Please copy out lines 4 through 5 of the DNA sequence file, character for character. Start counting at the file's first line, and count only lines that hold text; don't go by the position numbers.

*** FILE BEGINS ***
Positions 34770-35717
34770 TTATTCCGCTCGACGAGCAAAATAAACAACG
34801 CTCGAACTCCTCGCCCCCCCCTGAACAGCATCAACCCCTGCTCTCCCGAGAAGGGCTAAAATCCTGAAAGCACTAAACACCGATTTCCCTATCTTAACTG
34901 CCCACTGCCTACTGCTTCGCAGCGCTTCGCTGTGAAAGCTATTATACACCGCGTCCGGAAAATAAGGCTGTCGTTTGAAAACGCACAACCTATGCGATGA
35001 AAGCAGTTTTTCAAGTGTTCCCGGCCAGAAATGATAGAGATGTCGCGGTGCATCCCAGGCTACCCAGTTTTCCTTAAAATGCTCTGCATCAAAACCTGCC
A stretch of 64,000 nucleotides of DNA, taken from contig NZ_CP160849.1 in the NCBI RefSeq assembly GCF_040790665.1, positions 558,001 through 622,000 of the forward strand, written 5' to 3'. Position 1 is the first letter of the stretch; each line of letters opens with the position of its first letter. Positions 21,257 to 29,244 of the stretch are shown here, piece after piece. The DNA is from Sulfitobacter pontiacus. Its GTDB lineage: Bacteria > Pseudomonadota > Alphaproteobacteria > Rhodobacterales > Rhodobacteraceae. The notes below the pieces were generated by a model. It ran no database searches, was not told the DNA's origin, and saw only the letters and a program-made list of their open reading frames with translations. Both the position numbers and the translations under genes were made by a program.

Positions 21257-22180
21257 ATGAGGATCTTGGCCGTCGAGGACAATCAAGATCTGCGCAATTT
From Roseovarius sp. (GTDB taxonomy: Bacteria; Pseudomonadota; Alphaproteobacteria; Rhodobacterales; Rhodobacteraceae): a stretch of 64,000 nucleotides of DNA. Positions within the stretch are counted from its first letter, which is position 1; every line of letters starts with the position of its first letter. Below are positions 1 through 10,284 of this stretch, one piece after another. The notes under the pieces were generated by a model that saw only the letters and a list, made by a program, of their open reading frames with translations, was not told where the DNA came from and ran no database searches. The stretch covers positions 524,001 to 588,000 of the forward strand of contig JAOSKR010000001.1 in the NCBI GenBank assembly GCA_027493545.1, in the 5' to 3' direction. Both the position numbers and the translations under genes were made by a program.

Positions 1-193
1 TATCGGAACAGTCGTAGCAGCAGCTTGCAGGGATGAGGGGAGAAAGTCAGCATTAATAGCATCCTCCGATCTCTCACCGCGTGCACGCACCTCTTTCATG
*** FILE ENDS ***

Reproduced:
34901 CCCACTGCCTACTGCTTCGCAGCGCTTCGCTGTGAAAGCTATTATACACCGCGTCCGGAAAATAAGGCTGTCGTTTGAAAACGCACAACCTATGCGATGA
35001 AAGCAGTTTTTCAAGTGTTCCCGGCCAGAAATGATAGAGATGTCGCGGTGCATCCCAGGCTACCCAGTTTTCCTTAAAATGCTCTGCATCAAAACCTGCC